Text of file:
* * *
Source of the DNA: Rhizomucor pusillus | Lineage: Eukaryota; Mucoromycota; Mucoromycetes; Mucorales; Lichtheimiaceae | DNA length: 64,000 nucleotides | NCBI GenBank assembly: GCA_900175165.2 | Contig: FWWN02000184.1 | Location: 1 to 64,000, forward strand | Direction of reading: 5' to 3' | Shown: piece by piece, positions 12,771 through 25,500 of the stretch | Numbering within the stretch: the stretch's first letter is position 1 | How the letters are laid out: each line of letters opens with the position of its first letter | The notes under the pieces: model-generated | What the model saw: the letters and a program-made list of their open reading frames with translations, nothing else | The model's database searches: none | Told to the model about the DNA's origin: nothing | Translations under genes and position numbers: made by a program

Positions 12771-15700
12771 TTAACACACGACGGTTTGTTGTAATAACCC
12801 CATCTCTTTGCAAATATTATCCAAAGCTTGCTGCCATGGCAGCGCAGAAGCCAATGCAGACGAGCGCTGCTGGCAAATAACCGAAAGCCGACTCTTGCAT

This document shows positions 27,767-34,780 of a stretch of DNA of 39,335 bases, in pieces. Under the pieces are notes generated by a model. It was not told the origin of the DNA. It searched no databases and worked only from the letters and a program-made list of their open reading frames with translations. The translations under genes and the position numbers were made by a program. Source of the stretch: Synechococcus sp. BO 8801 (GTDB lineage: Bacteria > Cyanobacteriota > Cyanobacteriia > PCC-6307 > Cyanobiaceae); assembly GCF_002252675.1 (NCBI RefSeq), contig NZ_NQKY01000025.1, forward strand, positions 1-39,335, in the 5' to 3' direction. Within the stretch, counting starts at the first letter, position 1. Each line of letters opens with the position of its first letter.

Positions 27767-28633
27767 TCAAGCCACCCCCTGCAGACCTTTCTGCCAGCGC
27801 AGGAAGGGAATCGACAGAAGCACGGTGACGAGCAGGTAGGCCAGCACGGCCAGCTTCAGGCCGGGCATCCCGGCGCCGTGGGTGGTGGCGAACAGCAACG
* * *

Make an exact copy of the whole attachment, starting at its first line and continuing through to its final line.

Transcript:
Source of the DNA: Rhizomucor pusillus | Lineage: Eukaryota; Mucoromycota; Mucoromycetes; Mucorales; Lichtheimiaceae | DNA length: 64,000 nucleotides | NCBI GenBank assembly: GCA_900175165.2 | Contig: FWWN02000184.1 | Location: 1 to 64,000, forward strand | Direction of reading: 5' to 3' | Shown: piece by piece, positions 12,771 through 25,500 of the stretch | Numbering within the stretch: the stretch's first letter is position 1 | How the letters are laid out: each line of letters opens with the position of its first letter | The notes under the pieces: model-generated | What the model saw: the letters and a program-made list of their open reading frames with translations, nothing else | The model's database searches: none | Told to the model about the DNA's origin: nothing | Translations under genes and position numbers: made by a program

Positions 12771-15700
12771 TTAACACACGACGGTTTGTTGTAATAACCC
12801 CATCTCTTTGCAAATATTATCCAAAGCTTGCTGCCATGGCAGCGCAGAAGCCAATGCAGACGAGCGCTGCTGGCAAATAACCGAAAGCCGACTCTTGCAT

This document shows positions 27,767-34,780 of a stretch of DNA of 39,335 bases, in pieces. Under the pieces are notes generated by a model. It was not told the origin of the DNA. It searched no databases and worked only from the letters and a program-made list of their open reading frames with translations. The translations under genes and the position numbers were made by a program. Source of the stretch: Synechococcus sp. BO 8801 (GTDB lineage: Bacteria > Cyanobacteriota > Cyanobacteriia > PCC-6307 > Cyanobiaceae); assembly GCF_002252675.1 (NCBI RefSeq), contig NZ_NQKY01000025.1, forward strand, positions 1-39,335, in the 5' to 3' direction. Within the stretch, counting starts at the first letter, position 1. Each line of letters opens with the position of its first letter.

Positions 27767-28633
27767 TCAAGCCACCCCCTGCAGACCTTTCTGCCAGCGC
27801 AGGAAGGGAATCGACAGAAGCACGGTGACGAGCAGGTAGGCCAGCACGGCCAGCTTCAGGCCGGGCATCCCGGCGCCGTGGGTGGTGGCGAACAGCAACG